Collaboration with ISIL

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Collaboration with ISIL refers to the cooperation and assistance given by governments, non-state actors, and private individuals to the Islamic State of Iraq and the Levant (ISIL or ISIS) during the Syrian Civil War, Iraqi Civil War, and Libyan Civil War. Collaborationism in war crime can be considered a crime against humanity.

By state[edit]


"Do I regret it? I don't know if I'd use that word. They had become the government and we now worked for them. We wanted to work so we could get paid."

Suleiman al-Afari, Iraqi scientist who helped ISIL in producing chemical weapons (sentenced to death at the time of the interview)[1]

Sunni Arabs in Iraq have been accused of collaborating with ISIL against Assyrians, and Yazidis, and Shias. ISIL marked Christian homes with the letter nūn for Naṣārā[2][3] and Shia homes with the letter rāʾ for Rāfiḍa, derogatory terms used to describe Christians and Shias by Sunni Muslims. Properties were confiscated and given to local ISIL supporters or foreign fighters.[4] Local Sunnis were reported to have betrayed Yazidis once ISIL arrived, or colluded in advance to lure them into staying put until the ISIL invaded.[5]

57 members of the Arab Socialist Ba'ath Party – Iraq Region participated in the massacre of at least 1,566 Shia cadets from the Iraqi Air Force on 12 June 2014.[6][7]


In response to the effort to liberate Raqqa by the Syrian Democratic Forces, whose main component is the Kurdish People's Protection Units (YPG), some Syrian Arabs in Raqqa have sided with ISIL.[8]


The Turkish government has been criticised for allowing ISIL to use Turkish territory for logistics and channelling recruits.[9][10][11] It has also been accused of selling arms and intelligence to ISIL, as part of its campaign against the People's Protection Units (YPG).[12][13][14][15] Turkey denies the allegations of assisting ISIL, pointing to multiple terrorist attacks ISIL has committed against civilians in Turkey, as well as multiple military confrontations between ISIL and the Turkish government.[13] The Kurdistan Democratic Party in Iraq similarly deny the claim that Turkey is providing aid to ISIL.[12] According to an intelligence adviser quoted by Seymour Hersh, a "highly classified assessment" carried out by the Defense Intelligence Agency (DIA) and the Joint Chiefs of Staff in 2013 concluded that Turkey had effectively transformed the secret U.S. arms program in support of moderate rebels, who no longer existed, into an indiscriminate program to provide technical and logistical support for al-Nusra Front and ISIL.[16]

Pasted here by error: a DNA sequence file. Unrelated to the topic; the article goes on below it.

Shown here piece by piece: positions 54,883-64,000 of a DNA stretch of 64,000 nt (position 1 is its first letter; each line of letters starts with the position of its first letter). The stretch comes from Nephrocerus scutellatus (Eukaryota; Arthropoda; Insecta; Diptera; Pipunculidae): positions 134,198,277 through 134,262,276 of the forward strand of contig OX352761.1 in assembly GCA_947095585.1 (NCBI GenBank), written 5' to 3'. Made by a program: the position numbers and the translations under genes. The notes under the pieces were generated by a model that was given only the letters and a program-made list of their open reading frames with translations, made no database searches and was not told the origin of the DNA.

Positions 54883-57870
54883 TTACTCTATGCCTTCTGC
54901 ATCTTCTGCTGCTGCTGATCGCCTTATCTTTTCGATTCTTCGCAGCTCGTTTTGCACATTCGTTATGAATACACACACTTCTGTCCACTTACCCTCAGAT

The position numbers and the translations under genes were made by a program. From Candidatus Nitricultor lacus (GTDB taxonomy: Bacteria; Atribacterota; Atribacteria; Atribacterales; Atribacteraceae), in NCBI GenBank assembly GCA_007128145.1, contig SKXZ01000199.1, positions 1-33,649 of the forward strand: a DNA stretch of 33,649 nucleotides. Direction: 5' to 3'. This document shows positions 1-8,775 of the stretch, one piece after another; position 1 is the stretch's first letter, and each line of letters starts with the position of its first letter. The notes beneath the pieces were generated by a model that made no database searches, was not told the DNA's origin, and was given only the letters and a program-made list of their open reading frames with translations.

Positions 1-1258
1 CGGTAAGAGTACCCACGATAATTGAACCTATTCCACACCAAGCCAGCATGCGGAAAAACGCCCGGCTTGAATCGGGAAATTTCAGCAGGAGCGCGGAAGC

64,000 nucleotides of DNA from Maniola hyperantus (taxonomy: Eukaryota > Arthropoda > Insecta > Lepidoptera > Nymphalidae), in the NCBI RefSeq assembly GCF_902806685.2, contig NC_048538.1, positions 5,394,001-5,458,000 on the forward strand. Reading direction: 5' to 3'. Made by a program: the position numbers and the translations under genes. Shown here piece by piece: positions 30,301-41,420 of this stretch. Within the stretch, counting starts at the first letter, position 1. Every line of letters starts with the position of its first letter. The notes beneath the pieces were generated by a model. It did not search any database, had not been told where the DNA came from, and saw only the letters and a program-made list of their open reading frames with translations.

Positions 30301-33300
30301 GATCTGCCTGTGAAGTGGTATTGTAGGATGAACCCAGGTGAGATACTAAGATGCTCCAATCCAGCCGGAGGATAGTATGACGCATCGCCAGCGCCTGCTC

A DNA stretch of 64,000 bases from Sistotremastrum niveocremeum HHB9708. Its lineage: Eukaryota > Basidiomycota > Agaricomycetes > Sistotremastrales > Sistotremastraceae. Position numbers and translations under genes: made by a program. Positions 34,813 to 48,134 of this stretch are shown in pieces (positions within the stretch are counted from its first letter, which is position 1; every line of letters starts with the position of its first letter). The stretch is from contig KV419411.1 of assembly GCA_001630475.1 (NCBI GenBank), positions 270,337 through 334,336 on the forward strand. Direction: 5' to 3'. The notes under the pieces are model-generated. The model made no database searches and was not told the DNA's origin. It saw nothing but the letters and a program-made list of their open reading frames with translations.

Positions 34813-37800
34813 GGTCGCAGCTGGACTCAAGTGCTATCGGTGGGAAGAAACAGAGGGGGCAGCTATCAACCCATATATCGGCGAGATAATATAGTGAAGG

See also[edit]


  1. ^ Joby Warrick (21 January 2019). "Exclusive: Iraqi scientist says he helped ISIS make chemical weapons". The Washington Post. Retrieved 14 February 2019.
  2. ^ "Iraqi Christians flee after Isis issue Mosul ultimatum". BBC News. August 7, 2014. Archived from the original on July 24, 2014. Retrieved 13 May 2016.
  3. ^ Loveluck, Louisa (August 7, 2014). "Christians flee Iraq's Mosul after Islamists tell them: convert, pay or die". The Telegraph. Archived from the original on July 30, 2014. Retrieved 13 May 2016.
  4. ^ "Iraq: ISIS Abducting, Killing, Expelling Minorities". Human Rights Watch. Retrieved 13 May 2016.
  5. ^ Ahmed, Azam (27 August 2014). "For Yazidis Betrayed by Arab Neighbors, 'It Will Never Be the Same'". New York Times. Retrieved 13 May 2016.
  6. ^ "ISIS, Saddam's men or a third party who killed 1700 soldiers in camp Speicher in Iraq?" (in Arabic). CNN Arabic. Retrieved 13 May 2016.
  7. ^ "New Secrets are revealed about the Speicher massacre in Iraq". Al Fajr (in Arabic). Retrieved 13 May 2016.
  8. ^ Wedeman, Ben (25 May 2016). "ISIS or Kurds? Arabs wonder which is worse". CNN. Retrieved 29 October 2018.
  9. ^
  10. ^
  11. ^
  12. ^ a b Zaman, Amberin (10 June 2014). "Syrian Kurds continue to blame Turkey for backing ISIS militants". Al-Monitor. Retrieved 13 May 2016.
  13. ^ a b Wilgenburg, Wladimir van (6 August 2014). "Kurdish security chief: Turkey must end support for jihadists". Al-Monitor. Retrieved 13 May 2016.
  14. ^
  15. ^
  16. ^ Hersh, Seymour Hersh (7 January 2016). "Military to Military". London Review of Books. 38 (1). Retrieved 13 May 2016.